Vietnam’s internet is profoundly political. On October 4th, General Vo Nguyen Giap, Vietnam’s most celebrated war hero, passed away. In tribute, hundreds and thousands of profile pictures on Vietnam’s Facebook changed to display Giap’s face.
This isn’t the first time profile pictures have lit up on Vietnam’s Facebook in a political context. In 2011 and 2012, the same thing happened when China and Vietnam’s island disputes erupted and the image you see below was plastered all over people’s Facebook walls and as profile pictures. Thus, the profile picture in Vietnam has become a statement in itself.
Only political situations like Giap’s passing and the island disputes have caused widespread profile picture refreshes of this scale.
The origin of the profile picture as a statement
But this way of using the profile picture as a statement predates political climates in Vietnam. Oftentimes, students and organizers of events or causes will oftentimes change their Facebook profile pictures or cover photos to market things they support. It’s commonplace.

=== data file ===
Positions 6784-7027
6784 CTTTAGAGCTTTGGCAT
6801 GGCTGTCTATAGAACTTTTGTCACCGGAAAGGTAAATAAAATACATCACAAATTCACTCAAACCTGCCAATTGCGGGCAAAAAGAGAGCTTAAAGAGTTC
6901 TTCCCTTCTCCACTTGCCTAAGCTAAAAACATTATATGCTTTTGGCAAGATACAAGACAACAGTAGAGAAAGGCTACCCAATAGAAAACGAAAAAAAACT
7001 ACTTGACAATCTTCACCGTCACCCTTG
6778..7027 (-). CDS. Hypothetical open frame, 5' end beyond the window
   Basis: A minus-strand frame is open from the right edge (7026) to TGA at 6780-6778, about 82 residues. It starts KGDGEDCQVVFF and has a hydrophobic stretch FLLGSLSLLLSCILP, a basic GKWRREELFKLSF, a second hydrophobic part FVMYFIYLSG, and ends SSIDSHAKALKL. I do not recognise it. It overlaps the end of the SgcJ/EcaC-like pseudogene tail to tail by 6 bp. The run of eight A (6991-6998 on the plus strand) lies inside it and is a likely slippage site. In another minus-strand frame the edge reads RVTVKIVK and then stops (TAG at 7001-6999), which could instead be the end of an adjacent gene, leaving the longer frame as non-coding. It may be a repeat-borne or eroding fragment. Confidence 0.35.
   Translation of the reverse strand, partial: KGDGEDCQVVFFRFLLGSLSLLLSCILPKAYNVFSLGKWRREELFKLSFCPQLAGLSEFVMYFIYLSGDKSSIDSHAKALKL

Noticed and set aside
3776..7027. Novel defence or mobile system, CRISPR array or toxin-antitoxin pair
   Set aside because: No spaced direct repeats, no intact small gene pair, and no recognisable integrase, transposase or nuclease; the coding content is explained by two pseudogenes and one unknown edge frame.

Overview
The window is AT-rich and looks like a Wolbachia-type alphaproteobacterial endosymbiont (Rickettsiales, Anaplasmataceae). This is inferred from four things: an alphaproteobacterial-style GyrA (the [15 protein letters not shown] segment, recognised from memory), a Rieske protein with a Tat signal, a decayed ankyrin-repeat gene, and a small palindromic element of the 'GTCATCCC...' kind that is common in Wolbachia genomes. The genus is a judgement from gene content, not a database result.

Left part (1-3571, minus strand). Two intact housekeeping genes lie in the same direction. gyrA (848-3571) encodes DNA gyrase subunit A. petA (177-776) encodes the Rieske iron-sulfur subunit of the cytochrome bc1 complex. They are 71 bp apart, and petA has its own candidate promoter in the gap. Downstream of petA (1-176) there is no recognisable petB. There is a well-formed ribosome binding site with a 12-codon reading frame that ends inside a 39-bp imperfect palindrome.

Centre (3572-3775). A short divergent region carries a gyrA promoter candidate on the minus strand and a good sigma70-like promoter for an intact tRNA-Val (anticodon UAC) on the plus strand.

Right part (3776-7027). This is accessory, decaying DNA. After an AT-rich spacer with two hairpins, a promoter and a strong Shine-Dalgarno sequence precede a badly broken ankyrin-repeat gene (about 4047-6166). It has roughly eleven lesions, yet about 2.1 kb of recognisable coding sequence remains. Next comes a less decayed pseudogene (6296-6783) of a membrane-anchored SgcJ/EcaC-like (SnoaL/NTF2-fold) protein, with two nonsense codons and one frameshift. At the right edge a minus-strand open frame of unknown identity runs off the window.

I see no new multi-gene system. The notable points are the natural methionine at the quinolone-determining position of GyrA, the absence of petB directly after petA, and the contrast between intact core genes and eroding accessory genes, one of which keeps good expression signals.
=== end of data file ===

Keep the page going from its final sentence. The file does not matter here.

Back in 2007, the inklings of this new approach to Facebook was growing. Most of the younger people (a majority of the internet population) who came onto Facebook, did not add their real names or real pictures. Oftentimes, they would use pictures of models or anime characters, and even adopted pseudonyms just for fun. Yahoo 360 is a part of this evolution. From 2005 to 2010, it was the dominant blogging platform. On Zing Me, VNG’s Facebook clone, profile pictures are also full of fake photos. In both pre-Facebook worlds, it’s common to use images as a statement. And since profile pictures are the main image you see, changing it makes sense.
Profile pictures as sanguine political statements
Back when profile pictures were being used to support the Vietnam versus China dispute, Facebook was quickly blocked to not only stem the tide of protests but also, some have speculated, to make sure users understood that the internet need be an apolitical place.
The latest spate of profile picture pandemonium with General Giap’s death highlights an unspoken distaste for the political climate in Vietnam today. He’s the hero Vietnam had in the 20th century in the absence of heroes in the 21st. Giap’s role in the war and subsequent lack of a role in modern Vietnam have been the subject of many discussions about the country’s lack of leadership in the face of a slowing economy and corruption. But the profile pictures, this time, will not be blocked. A Facebook block right now would be seen as insensitive and foolish. It also might be one of the last times Vietnam’s internet users get a free pass. Few political figures carry Giap’s prestige amongst the people and the higher ups.
(Editing by Paul Bischoff)